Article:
10. Matthew N. Luzzetti & Lee E. Ohanian, 2012. "The General Theory of Employment, Interest, and Money after 75 Years: The Importance of Being in the Right Place at the Right Time," Chapters,in: Keynes’s General Theory, chapter 7 Edward Elgar Publishing.
    11. Siu, Henry E., 2008. "The fiscal role of conscription in the U.S. World War II effort," Journal of Monetary Economics, Elsevier, vol. 55(6), pages 1094-1112, September.
    12. Stéphane Auray & Aurélien Eyquem, 2016. "Episodes of War and Peace in an Estimated Open Economy Model," Working Papers 2016-01, Center for Research in Economics and Statistics.
    13. Ohanian, Lee E., 2014. "The impact of monetary policy in the midst of big shocks," Journal of Economic Dynamics and Control, Elsevier, vol. 49(C), pages 35-48.
    14. Javier Andrés & Rafael Doménech, 2006. "Fiscal Rules and Macroeconomic Stability," Hacienda Pública Española, IEF, vol. 176(1), pages 9-41, April.
    15. Vandenbroucke, Guillaume, 2011. "Optimal fertility during World War I," MPRA Paper 35709, University Library of Munich, Germany.
    16. Martin Fernando M., 2012. "Government Policy Response to War-Expenditure Shocks," The B.E. Journal of Macroeconomics, De Gruyter, vol. 12(1), pages 1-40, July.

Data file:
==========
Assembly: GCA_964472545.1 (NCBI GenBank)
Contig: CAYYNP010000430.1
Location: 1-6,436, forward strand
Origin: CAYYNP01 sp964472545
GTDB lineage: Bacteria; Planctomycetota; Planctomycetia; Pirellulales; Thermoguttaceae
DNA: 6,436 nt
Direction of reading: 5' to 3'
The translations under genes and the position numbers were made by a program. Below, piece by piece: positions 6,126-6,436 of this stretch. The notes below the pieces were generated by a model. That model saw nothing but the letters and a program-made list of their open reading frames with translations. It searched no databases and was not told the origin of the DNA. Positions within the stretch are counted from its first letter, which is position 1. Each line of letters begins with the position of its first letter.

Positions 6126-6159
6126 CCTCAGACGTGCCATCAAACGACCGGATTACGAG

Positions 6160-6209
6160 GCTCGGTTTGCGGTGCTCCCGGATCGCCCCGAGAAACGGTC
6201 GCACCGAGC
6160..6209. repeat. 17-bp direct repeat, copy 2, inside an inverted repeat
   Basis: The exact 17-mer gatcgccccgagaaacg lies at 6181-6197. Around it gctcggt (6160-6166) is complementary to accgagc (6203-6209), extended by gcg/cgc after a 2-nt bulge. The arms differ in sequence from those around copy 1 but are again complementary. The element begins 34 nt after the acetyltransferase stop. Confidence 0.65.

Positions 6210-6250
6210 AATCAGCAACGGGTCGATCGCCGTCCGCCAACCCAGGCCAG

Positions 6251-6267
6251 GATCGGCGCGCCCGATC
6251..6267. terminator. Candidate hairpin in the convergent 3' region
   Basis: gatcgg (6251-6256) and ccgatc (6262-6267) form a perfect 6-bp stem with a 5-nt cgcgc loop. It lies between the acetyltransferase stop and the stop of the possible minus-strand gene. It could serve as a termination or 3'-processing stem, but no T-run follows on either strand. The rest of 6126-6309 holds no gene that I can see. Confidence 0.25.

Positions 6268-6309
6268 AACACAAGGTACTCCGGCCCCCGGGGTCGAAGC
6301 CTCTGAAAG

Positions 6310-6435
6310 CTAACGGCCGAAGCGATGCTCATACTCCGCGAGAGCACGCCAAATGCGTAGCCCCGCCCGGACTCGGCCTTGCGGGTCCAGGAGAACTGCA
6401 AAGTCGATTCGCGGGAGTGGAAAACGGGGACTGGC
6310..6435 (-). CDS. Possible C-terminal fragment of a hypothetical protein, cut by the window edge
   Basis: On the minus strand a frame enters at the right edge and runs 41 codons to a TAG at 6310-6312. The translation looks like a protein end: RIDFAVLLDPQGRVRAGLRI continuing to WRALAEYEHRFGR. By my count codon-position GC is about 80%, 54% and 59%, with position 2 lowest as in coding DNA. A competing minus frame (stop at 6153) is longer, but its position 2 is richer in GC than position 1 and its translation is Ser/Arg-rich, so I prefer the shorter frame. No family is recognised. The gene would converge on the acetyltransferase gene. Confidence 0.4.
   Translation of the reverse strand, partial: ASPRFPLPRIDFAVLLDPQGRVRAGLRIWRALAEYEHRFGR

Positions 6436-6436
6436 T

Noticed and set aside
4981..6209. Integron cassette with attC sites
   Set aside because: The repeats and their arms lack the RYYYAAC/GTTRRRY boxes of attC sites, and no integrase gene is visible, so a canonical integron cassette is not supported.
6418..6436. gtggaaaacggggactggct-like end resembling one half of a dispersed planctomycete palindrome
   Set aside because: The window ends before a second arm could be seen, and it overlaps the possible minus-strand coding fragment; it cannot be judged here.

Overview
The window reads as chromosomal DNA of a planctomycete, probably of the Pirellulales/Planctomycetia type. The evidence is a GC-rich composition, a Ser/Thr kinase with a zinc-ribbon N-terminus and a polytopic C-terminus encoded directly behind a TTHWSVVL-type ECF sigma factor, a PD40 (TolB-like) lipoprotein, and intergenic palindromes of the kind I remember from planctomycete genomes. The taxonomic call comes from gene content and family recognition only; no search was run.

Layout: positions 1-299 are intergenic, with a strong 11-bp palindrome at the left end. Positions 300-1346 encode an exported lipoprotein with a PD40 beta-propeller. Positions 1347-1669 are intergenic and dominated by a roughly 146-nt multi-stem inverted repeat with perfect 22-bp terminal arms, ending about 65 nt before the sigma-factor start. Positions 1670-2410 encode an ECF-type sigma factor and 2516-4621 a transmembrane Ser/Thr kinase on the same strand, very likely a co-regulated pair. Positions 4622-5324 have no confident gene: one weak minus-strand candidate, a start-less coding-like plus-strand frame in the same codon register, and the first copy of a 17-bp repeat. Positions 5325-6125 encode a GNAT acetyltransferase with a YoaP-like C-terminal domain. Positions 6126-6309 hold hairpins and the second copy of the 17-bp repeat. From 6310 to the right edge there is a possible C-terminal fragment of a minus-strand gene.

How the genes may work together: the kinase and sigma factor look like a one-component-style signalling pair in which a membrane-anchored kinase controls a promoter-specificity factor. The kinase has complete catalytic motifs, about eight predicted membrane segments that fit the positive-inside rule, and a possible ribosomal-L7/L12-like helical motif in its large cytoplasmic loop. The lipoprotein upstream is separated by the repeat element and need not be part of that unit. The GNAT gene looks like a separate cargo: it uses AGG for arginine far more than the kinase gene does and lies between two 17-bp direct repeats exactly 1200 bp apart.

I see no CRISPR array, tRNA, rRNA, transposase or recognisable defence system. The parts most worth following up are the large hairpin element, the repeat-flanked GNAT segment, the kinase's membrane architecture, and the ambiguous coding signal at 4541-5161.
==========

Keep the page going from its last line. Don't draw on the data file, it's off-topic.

17. Carlson Mark A & King Thomas & Lewis Kurt, 2011. "Distress in the Financial Sector and Economic Activity," The B.E. Journal of Economic Analysis & Policy, De Gruyter, vol. 11(1), pages 1-31, June.
    18. Ercolani, Valerio & Valle e Azevedo, João, 2014. "The effects of public spending externalities," Journal of Economic Dynamics and Control, Elsevier, vol. 46(C), pages 173-199.
    19. Pierre-Daniel G. Sarte, 2006. "Stark optimal fiscal policies and sovereign lending," Economic Quarterly, Federal Reserve Bank of Richmond, issue Fall, pages 337-352.
    20. Valerie A. Ramey, 2011. "Identifying Government Spending Shocks: It's all in the Timing," The Quarterly Journal of Economics, Oxford University Press, vol. 126(1), pages 1-50.
    21. Gunji, Hiroshi & Miyazaki, Kenji, 2011. "Estimates of average marginal tax rates on factor incomes in Japan," Journal of the Japanese and International Economies, Elsevier, vol. 25(2), pages 81-106, June.
    22. Eugene N. White & Filippo Occhino & Kim Oosterlinck, 2007. "How Occupied France Financed Its Own Exploitation in World War II," American Economic Review, American Economic Association, vol. 97(2), pages 295-299, May.
    23. repec:ucp:jpolec:doi:10.1086/696277 is not listed on IDEAS
    24. Angeletos, George-Marios & Panousi, Vasia, 2009. "Revisiting the supply side effects of government spending," Journal of Monetary Economics, Elsevier, vol. 56(2), pages 137-153, March.
    25. Hansen, G.D. & Ohanian, L.E., 2016. "Neoclassical Models in Macroeconomics," Handbook of Macroeconomics, Elsevier.

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    JEL classification:

    • E0 - Macroeconomics and Monetary Economics - - General
    • E6 - Macroeconomics and Monetary Economics - - Macroeconomic Policy, Macroeconomic Aspects of Public Finance, and General Outlook